• UN expert calls on Sudanese authorities to investigate the September 2nd killing of dozens of civilians in North Darfur. [OHCHR]
  • A Reprieve investigator reports that the FBI has been deeply involved in the questioning and detention of individuals connected to the World Cup bombings in Kampala this year, the investigation of which has included the arbitrary detention of two Kenyan human rights defenders arrested in Uganda last week.  They had been working on behalf of three Kenyans subjected to extraordinary rendition and charged in Uganda for their alleged role in the Kampala World Cup bombings. [Huffington Post]
  • Organizations call for the immediate release of 19-year-old blogger being held incommunicado in Syria for nine months now.  [AFP; HRW]
  • Attacks against journalists threaten lives and freedom of expression in Mexico. [Impunity Watch]
  • The Costa Rican Supreme Court has ruled that the high crime rate in the country cannot justify arbitrary police checkpoints on public roads, which may be established only when there is substantiated evidence or actual notice of a crime having been committed. [CEJIL]
  • 18 protesters were injured, and one killed, in a confrontation between Peruvian police and protesters opposed to a dam and agricultural irrigation system which residents of Espinar fear would leave them without water. [Reuters; AlertNet]
  • In Thailand, planning for anti-government protests is underway as the fourth anniversary of the military coup approaches. [Democracy Now]

Ninth Circuit Dismisses Rendition Lawsuit against Boeing Subsidiary, Granting Government’s Invocation of State Secrets Privilege

On September 8, an en banc panel of the U.S. Court of Appeals for the Ninth Circuit dismissed a civil suit filed under the Alien Tort Claims Act by five extraordinary rendition victims against a Boeing subsidiary, Jeppesen DataPlan, Inc. for its role in their rendition.  [Amnesty International USA ; ACLU]  The federal government intervened in the suit, arguing that any divulgence of information relating to Jeppesen’s work for the CIA would make public privileged information.  The district court granted the government’s motion to dismiss.  On appeal, a three-judge panel of the Ninth Circuit Court of Appeals reversed and remanded.  An eleven-judge panel of the Ninth Circuit took up the case en banc, the majority then “reluctantly” concluding that the state secrets privilege applied and, on the facts of the case, required dismissal.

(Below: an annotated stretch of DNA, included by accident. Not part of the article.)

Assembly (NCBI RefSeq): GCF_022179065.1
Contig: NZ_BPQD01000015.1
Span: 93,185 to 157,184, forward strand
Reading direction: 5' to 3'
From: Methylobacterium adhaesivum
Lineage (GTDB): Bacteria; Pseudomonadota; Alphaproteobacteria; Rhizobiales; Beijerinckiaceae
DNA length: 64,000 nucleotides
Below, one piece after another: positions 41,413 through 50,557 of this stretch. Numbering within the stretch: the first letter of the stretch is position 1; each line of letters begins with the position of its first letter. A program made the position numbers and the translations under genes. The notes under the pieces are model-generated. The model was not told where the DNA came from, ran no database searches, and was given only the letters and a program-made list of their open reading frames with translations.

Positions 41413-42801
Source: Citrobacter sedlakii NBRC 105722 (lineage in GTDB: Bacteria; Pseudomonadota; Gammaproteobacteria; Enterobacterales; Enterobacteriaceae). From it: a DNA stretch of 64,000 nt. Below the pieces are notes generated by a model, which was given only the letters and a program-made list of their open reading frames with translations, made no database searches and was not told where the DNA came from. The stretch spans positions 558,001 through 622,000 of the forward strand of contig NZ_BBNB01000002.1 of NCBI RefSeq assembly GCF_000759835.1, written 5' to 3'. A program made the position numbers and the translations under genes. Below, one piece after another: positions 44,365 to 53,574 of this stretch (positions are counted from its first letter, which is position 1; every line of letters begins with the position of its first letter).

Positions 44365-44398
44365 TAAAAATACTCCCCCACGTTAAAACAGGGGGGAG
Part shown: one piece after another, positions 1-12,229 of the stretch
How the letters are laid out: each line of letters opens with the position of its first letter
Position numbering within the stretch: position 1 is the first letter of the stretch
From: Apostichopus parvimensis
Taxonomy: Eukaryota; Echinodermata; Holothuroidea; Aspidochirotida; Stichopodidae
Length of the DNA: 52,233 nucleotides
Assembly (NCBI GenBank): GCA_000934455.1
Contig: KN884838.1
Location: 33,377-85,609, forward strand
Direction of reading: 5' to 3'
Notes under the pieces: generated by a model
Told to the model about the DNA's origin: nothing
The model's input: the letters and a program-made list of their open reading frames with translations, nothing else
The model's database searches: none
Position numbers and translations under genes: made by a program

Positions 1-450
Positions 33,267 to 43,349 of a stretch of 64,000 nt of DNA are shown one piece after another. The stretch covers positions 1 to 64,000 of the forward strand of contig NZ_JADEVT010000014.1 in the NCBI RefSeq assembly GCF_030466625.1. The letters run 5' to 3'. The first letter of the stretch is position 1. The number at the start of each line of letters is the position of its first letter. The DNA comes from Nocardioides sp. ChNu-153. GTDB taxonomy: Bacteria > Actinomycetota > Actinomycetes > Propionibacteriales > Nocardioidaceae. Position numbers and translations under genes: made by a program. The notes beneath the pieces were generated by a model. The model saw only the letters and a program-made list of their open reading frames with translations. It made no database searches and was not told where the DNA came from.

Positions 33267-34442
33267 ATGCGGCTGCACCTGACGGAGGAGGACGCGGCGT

The five plaintiffs are non-U.S. citizens who were detained in Sweden, Pakistan, Gambia and Jordan before being rendered to Egypt, Morocco, and Afghanistan, where they allegedly suffered torture and inhumane conditions of detention.  Several allege that they were sentenced to lengthy prison terms after giving false confessions under severe torture. Two of the plaintiffs, Binyam Mohamed and Bisher al-Rawi, were eventually transferred to Guantanamo, where they spent years in detention.

Unlike the district court, the circuit court relied on the privilege established in Reynolds (state secrets evidentiary privilege) rather than on the Totten bar (barring adjudication where the very subject of the litigation is a state secret).  The state secrets privilege is intended to protect information when “strictly necessary to prevent injury to national security”. See, e.g., Mohamed v. Jeppesen Dataplan, Case 08-15693, Slip Op. at 13538 (9th Cir. Sept. 8, 2010), quoting Ellsberg v. Mitchell, 709 F.2d 51, 57 (D.C. Cir. 1983).  The effect of a sustained claim of the state secrets privilege is the excision of the protected evidence from the litigation.  In Mohamed, the Ninth Circuit held that dismissal was required because the privileged evidence could not be separated from nonprivileged information, creating an “unacceptable risk of disclosing state secrets” were the case to continue. Id. at 13540 et seq.  In spite of the hundreds of pages of nonprivileged documents offered into evidence by the plaintiffs (listed in the dissent’s appendix), the majority concluded that Jeppesen’s response to such evidence would require disclosure of privileged information. Id. at 13551-52.  The majority also took note – on two occasions – that the Obama administration had revised the federal standards for invocation of the state secrets privilege and certified to the court its compliance with those standards in this case. Id. at 13528-29, 13552-53.  [See Michael Isikoff’s critical Newsweek article on that issue here].